This also runs the risk of the e-Books becoming corrupted, so that it
cannot be downloaded again. For these reasons, we would strongly discourage you from attempting to move your e-Books to removable
storage.
Thank you for shopping at Amazon.co.uk.
Warmest regards
Falguni Das
Customer Service
Amazon.co.uk
=====================================================================
Free UK delivery on orders over GBP 19 (See details & conditions)
http://www.amazon.co.uk/supersaverdelivery

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13 thoughts on “Why DRM is a bad idea for books

  1. Boing Boing

    DRMed ebooks cost lots and break when you upgrade Acrobat

    My friend Espen, in Oslo, writes in with the story of a friend of his who bought an ebook for $172 (yes, a hundred and seventy two DOLLARS), then upgraded his version of Acrobat and lost the ability to read it. No one answers his tech support emails an…

  2. ...here's a whosit

    Why DRM is a bad idea for books

    A story about how DRM can be bad for customers. A professor spent $172 on ebooks from Adobe, upgraded Acrobat and now can’t access these books. Amazon (from whom he bought the book) don’t want to know, and suggest that he’s changed computers, or someh…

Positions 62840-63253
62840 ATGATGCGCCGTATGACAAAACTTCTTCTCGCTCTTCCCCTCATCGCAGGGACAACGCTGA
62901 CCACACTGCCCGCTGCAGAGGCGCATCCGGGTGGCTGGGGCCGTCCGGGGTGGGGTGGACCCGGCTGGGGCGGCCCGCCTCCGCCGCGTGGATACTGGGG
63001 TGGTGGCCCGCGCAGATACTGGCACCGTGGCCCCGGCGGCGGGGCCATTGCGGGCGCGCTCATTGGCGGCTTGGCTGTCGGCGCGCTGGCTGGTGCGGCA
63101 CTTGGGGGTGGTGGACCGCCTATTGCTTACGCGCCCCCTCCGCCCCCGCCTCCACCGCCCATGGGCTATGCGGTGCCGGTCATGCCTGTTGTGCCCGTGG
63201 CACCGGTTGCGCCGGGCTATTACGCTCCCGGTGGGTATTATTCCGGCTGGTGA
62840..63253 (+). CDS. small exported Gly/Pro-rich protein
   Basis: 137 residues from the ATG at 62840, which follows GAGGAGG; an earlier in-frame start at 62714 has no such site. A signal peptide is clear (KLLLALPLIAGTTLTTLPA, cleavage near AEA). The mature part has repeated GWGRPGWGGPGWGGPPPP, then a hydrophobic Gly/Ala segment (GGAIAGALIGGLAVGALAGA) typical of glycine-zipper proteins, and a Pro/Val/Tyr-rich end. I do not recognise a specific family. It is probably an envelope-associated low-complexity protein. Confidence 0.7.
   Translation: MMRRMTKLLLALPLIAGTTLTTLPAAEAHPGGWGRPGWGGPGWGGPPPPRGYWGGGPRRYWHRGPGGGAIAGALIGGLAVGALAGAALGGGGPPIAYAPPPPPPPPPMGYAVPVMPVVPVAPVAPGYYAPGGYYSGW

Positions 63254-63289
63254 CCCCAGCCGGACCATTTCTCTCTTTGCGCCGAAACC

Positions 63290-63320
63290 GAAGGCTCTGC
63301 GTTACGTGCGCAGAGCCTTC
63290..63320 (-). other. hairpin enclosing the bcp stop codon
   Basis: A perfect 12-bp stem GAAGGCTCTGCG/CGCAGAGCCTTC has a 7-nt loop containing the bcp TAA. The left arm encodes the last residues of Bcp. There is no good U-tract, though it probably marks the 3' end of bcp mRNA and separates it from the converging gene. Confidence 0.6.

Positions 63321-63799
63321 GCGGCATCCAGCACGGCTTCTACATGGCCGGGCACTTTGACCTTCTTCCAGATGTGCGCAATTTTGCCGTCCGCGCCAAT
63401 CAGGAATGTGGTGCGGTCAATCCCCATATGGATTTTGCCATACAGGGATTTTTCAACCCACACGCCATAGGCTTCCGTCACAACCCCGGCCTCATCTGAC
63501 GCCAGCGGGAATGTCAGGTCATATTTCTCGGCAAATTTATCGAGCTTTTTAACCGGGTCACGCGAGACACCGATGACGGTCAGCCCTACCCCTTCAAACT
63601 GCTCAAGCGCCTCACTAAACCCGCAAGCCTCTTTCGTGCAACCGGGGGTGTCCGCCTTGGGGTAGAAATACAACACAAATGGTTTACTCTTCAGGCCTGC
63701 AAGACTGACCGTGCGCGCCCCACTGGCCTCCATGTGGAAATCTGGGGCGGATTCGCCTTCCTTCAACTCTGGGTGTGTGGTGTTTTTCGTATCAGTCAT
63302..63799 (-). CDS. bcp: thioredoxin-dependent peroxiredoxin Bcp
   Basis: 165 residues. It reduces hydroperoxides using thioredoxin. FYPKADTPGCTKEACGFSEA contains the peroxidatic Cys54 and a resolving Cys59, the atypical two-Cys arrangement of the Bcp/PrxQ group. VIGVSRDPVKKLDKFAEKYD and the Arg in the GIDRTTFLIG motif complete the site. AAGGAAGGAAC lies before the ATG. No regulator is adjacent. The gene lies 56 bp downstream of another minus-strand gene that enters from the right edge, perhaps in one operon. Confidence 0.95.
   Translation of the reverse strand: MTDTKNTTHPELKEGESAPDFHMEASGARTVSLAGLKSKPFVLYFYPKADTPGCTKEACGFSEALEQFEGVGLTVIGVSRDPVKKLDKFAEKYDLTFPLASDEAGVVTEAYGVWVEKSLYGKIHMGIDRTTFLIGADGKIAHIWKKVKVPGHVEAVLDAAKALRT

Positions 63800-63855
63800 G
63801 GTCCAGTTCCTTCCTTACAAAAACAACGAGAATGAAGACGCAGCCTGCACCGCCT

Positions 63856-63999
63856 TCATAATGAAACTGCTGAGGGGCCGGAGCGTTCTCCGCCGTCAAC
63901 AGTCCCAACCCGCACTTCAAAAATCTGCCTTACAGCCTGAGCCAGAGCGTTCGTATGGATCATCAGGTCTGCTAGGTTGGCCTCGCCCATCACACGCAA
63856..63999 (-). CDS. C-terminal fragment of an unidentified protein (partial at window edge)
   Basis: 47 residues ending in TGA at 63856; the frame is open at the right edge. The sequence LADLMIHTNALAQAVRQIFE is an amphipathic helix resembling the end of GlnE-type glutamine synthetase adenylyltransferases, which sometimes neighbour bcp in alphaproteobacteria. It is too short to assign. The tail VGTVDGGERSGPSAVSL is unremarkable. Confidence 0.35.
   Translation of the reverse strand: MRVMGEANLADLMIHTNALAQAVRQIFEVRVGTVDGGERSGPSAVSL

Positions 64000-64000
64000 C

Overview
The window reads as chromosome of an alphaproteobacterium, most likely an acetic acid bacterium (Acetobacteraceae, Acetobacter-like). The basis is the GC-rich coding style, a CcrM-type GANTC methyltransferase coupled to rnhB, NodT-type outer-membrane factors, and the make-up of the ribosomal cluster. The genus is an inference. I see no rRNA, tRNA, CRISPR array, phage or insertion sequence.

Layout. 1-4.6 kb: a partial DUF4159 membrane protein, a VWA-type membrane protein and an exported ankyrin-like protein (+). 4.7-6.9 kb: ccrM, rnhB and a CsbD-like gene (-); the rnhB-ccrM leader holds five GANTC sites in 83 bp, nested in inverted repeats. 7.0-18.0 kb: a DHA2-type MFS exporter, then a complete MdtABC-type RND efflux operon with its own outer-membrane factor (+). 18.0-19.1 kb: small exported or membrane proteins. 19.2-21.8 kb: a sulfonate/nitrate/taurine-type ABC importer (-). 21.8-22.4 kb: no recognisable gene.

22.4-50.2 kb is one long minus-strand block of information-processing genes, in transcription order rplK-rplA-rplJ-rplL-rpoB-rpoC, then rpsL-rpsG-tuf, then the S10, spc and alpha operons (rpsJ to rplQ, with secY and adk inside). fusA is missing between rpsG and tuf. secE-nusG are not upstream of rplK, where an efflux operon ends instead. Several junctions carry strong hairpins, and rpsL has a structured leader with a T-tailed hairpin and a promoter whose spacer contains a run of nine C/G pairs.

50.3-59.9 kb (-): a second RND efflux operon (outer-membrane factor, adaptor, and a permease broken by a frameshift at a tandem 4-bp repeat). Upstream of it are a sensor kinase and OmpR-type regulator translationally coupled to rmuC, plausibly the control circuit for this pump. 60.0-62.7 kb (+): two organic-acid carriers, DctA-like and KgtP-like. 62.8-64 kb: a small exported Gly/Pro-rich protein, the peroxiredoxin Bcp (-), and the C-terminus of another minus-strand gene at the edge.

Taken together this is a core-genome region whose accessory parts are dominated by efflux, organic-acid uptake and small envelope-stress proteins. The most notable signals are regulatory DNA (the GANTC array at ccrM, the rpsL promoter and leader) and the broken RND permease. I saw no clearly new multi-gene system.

3. Paul Murphy

    I have the same problem with an eBook I bought from Amazon US, “VoiceXML 2.0 Developer’s Guide” (ISBN: B00008KJ5H). Am now following up with Amazon. I stopped buying music from the iTunes store because it’s such a pain to manage. Looks like I’m not going to bother w/ any more eBooks. Sad.

  4. jaslor megaHz

    This is awful, DRM sucks and if you break it to get something you are entitled to you are guilty under the European Union Copyright Directive (EU DCMA).
    I reckon you should write again clearly listing why you are in the right and informing them that as the goods are not fit for the purpose (i.e. reading them) you will sue them in the small claims court.
    Be nice, give them every opportunity to cough up, small claims court judges like this.
    Then take them to small claims court it costs 35 and is useful for claims upto 1000. And if they don’t pay the judge can freeze their bank account.
    The great thing is at small claims they cannot countersue and if you lose you only lose 35.

  5. the slacker

    Don’t forget to register the shareware version by setting the registry key in:
    HKEY_LOCAL_MACHINE\SOFTWARE\Elcom\Advanced eBook Processor\Registration
    Code=”LEPR-T2K7-NA8Z-3DUE-EVDQS-TMPV-MBAUB”

  6. Alereon

    Sadly, Adobe Ebook DRM can’t be cracked anymore. The software relied on an exploit for the Adobe Ebook Reader, software which no longer exists or works.

  7. if:book

    self-destructing books

    Publishers need to get away from the idea of selling “copies” and start experimenting with charging for access to a library of titles. You pay for the service, not for the copy. Digital books are immaterial – so the idea of the “copy” has to be …

  8. T'aZ

    just dont buy DRM stuff, doing so and you become as bad as the one who think about that shit.

  9. T'aZ

    (s/think/thought/)
    and if that means no more reading, or doing something ‘defined illegal’ , then too bad, but dont give a single to these morons

Comments are closed.